Knowledge is power.
Business decision-makers who truly understand what dynamic case management (DCM) is—and isn't—will be best equipped to use such solutions to transform how their companies work. But gaining correct knowledge about case management can be easier said than done, given the sheer number of misconceptions about the approach.
In this feature, based on expert sources and resources, we try to shed light on some of the myths and realities surrounding the business side of case management.
Myth: DCM is a new trend.
Reality: More accurately, DCM is like a new bottle for old wine. It's a new way of looking at what companies have always looked at: optimizing processes that manage the interactions between the business and its stakeholders. The more companies realize that DCM is what they've been doing all along, the more they can leverage that experience and gain value from it.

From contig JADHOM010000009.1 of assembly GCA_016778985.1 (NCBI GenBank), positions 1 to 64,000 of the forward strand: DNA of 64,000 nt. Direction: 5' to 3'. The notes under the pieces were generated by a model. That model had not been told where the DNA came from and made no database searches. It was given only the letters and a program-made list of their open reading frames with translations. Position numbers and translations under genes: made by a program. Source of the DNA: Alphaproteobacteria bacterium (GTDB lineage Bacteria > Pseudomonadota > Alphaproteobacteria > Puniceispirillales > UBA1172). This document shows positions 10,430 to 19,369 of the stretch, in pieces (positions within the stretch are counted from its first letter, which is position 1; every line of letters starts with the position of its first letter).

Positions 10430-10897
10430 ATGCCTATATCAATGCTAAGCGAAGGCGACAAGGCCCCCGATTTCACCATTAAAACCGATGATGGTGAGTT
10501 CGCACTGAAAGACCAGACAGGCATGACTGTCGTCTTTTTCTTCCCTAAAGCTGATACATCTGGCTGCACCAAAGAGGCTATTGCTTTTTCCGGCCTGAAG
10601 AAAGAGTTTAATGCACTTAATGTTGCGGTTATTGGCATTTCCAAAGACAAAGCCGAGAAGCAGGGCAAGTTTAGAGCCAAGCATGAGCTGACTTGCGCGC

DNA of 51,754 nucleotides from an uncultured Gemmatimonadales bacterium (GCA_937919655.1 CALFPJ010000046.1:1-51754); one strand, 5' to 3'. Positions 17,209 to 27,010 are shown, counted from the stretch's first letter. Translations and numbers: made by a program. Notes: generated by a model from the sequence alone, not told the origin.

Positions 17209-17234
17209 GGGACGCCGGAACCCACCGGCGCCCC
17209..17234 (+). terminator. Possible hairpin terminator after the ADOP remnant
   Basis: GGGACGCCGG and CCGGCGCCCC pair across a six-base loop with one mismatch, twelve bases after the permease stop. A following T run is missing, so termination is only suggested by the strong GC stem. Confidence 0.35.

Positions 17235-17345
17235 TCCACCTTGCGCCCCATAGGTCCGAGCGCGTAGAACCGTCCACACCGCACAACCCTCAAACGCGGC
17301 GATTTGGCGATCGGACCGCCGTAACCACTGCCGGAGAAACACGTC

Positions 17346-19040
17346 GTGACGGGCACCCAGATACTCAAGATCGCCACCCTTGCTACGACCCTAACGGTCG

Myth: Case management is a well-understood discipline.
Reality: Researchers have found that traditional case management is a well-understood, mature discipline in many organizations—but the level of understanding depends on both the industry and an individual's expertise. For example, if you say "case management" to professionals in many businesses, they'll probably think of a social worker's case file or a legal matter being handled by an attorney. On the other hand, a government employee is quite likely to understand what the term means. A business process professional who's familiar with document management and similar activities will also understand what you're talking about.
Despite varying levels of understanding, Forrester's research points toward a new meaning for case management. It's one that moves away from a simple "replace the paper file" mindset to an acknowledgement that, for most organizations, the basic approach to processes has changed, requiring new ways of thinking and new support tools.
Myth: DCM is like enterprise resource planning (ERP) and similar systems that are primarily suitable for large organizations.
Reality: If you look at DCM as a human-centric approach to improving service, then any business of any size in just about any market can start down this path today, especially with the availability of pay-as-you-go models. Organizations can start by documenting a single important process, then get stakeholder support behind a DCM initiative to improve it.